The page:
Location, Location, Location: Geography In Web Marketing And SEO

Written by Marcia Yudkin

When you're hunting online for a roofer, bicycle repair shop or optometrist, one of the first screening criteria you use when looking at web sites is "Are they nearby?" You want that question answered in the first five seconds after landing on a company's site.

Sounds obvious, right? Yet during my judging of sites for the Webby Awards this year (my eighth time), failing to state clearly and prominently where the business operates is a common error, made by architectural firms, real estate developers, a one-state restaurant directory, a regional chain of hospitals, environmental engineers and others.

If you work nationally or internationally, web visitors might not realize that unless you say something like "From our headquarters in St. Cloud, Minnesota, we work with clients throughout North America and Europe." Or, "Thanks to telephone conference calls and web-based collaboration tools, we can serve you regardless of where you live."

Specifying your location and service area also helps you rank higher when shoppers search for a provider via geographical words. When you have a location-relevant business, don’t use only one geographical phrase, use many of them.

For instance, let’s suppose you have a pest-control business in Milford, Connecticut and serve customers within a 20-mile radius of your headquarters. One option that would help you come up in web searches would be to list all the towns you service. You could place such a list in a sidebar column and introduce it with “Getting rid of bugs and rodents in…”

Besides naming towns where you operate, you should think of general terms for your area, including the name of the county, the nearest big city, town neighborhoods and any local nicknames for your surroundings, so that you incorporate phrases like “Greater New Haven,” “New Haven area,” “New Haven suburbs” and “Naugatuck Valley.”

Where should you insert your location terms when location is central to your business? Always insert your most important location term in at least these four places: 1)Your graphical top banner. This is the picture that appears not only on top of your home page but also on top of major every page of your site. 2) Your page title. This is the wording that shows up in the upper left corner of your visitor’s browser. 3) Along the bottom of every page (designers call this the “footer”) along with your telephone number. 4) On the Contact page.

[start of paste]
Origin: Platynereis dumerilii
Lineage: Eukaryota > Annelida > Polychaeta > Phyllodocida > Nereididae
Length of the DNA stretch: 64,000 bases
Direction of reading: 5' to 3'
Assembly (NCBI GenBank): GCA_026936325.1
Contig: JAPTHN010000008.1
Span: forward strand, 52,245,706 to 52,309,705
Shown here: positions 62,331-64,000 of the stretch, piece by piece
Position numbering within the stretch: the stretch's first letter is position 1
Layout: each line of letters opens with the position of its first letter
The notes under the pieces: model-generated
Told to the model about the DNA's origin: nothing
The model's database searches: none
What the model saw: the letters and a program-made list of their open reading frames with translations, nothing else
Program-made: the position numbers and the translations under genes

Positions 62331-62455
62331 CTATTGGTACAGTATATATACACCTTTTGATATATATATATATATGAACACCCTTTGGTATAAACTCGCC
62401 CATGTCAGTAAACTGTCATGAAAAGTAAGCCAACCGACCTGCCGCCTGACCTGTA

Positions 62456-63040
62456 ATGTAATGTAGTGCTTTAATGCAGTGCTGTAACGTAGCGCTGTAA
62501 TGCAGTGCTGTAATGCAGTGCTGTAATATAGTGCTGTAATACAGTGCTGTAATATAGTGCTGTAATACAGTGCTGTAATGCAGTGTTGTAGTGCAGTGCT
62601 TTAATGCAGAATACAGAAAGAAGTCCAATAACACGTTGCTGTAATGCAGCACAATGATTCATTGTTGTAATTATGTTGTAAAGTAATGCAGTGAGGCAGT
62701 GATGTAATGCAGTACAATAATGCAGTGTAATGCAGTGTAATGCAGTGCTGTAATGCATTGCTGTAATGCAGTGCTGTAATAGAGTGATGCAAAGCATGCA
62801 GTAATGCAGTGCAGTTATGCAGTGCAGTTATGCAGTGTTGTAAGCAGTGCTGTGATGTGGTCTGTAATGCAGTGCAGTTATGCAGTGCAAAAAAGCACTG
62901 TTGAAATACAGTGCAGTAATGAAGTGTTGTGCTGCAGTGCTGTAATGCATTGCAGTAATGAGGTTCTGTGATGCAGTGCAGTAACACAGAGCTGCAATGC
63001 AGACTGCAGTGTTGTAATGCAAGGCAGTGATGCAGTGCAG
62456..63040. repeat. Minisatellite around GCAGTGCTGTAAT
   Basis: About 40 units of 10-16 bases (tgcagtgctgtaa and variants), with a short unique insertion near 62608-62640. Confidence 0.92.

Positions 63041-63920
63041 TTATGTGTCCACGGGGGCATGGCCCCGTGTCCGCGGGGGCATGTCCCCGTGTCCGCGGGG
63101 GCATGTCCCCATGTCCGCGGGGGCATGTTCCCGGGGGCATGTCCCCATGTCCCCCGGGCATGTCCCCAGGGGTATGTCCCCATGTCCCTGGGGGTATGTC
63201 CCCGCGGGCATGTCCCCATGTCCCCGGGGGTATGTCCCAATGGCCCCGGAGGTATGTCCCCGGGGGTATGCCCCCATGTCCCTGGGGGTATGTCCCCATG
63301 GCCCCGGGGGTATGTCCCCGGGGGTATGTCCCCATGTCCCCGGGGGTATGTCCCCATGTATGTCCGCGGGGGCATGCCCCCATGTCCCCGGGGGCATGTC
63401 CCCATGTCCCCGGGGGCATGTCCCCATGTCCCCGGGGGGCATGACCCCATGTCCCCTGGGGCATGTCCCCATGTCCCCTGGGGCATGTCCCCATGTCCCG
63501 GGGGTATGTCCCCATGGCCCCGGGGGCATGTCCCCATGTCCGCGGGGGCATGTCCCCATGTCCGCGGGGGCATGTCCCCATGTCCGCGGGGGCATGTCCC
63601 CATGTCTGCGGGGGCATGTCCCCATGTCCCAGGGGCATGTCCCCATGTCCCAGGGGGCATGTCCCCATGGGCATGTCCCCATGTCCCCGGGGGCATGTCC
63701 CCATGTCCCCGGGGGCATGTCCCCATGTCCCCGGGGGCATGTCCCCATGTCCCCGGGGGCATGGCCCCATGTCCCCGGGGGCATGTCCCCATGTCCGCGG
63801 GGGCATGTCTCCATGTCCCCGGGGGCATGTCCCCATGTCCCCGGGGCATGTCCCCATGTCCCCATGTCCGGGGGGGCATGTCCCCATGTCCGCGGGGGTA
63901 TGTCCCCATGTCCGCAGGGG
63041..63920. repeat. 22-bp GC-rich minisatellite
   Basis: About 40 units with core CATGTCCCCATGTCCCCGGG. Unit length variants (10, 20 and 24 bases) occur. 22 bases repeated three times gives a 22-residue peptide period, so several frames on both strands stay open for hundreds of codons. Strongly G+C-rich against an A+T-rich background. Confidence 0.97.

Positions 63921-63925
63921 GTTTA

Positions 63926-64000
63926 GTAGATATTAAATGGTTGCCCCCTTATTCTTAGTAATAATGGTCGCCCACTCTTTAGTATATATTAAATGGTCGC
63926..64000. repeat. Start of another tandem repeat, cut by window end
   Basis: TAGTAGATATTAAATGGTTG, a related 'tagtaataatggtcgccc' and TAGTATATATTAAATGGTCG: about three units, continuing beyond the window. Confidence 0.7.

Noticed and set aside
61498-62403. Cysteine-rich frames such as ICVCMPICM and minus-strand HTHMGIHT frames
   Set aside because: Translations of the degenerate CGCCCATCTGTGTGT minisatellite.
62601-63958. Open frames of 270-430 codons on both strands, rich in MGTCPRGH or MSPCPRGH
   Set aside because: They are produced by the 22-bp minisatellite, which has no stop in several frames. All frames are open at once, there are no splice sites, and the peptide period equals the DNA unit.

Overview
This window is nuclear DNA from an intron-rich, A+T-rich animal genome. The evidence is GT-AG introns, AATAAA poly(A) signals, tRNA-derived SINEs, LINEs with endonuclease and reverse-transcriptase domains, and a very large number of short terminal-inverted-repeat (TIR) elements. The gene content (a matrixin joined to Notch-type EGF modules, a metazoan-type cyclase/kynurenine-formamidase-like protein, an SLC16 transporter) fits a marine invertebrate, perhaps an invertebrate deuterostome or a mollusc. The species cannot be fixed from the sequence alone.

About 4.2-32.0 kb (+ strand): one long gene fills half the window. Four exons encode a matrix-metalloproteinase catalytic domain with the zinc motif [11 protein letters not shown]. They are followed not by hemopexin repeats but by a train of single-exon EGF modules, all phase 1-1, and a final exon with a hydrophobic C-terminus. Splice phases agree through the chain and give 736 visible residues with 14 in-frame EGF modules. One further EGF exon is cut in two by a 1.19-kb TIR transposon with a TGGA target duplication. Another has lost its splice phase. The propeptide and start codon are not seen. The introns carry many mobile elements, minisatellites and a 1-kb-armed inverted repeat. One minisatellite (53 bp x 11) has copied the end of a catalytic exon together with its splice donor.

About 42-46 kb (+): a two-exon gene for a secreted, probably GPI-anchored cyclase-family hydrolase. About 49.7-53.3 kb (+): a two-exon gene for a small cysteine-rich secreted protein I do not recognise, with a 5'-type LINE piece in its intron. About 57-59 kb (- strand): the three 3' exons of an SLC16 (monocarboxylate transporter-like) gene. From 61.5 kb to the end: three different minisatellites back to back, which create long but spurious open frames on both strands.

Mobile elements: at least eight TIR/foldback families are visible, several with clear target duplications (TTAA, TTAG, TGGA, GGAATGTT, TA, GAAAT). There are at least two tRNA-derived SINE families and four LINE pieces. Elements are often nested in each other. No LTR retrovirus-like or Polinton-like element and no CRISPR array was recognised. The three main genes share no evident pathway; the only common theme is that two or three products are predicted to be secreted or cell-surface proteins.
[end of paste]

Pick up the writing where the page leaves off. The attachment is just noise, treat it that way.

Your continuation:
In addition, search engine optimization experts recommend you include location words: 5) In the alt-tag for the site’s top banner. The alt-tag is the little label that shows up when a user puts their mouse over an image. 6) In alt-tags for other graphics and photos included in the site. 7) Wherever appropriate, in photo captions. A caption is the line or two below a photo that identifies what’s in it.

Finally, try to include at least your most important geographical term in page headlines and subheads. These should be coded with the html command “h1” and “h2,” respectively.

By taking these measures, you maximize the chances that people looking for what you sell where you sell it can find you online. You also maximize the chances that when they reach your site, they realize quickly that you operate in the area they’re searching for. You then have the opportunity to turn your web site visitor into a customer.

About the author:

Marcia Yudkin is the author of 11 books and publisher of the popular newsletter, The Marketing Minute. Ideas and techniques for getting found in geographical searches are part of her report, "Do-It-Yourself SEO." It's easy to follow and just $29.95: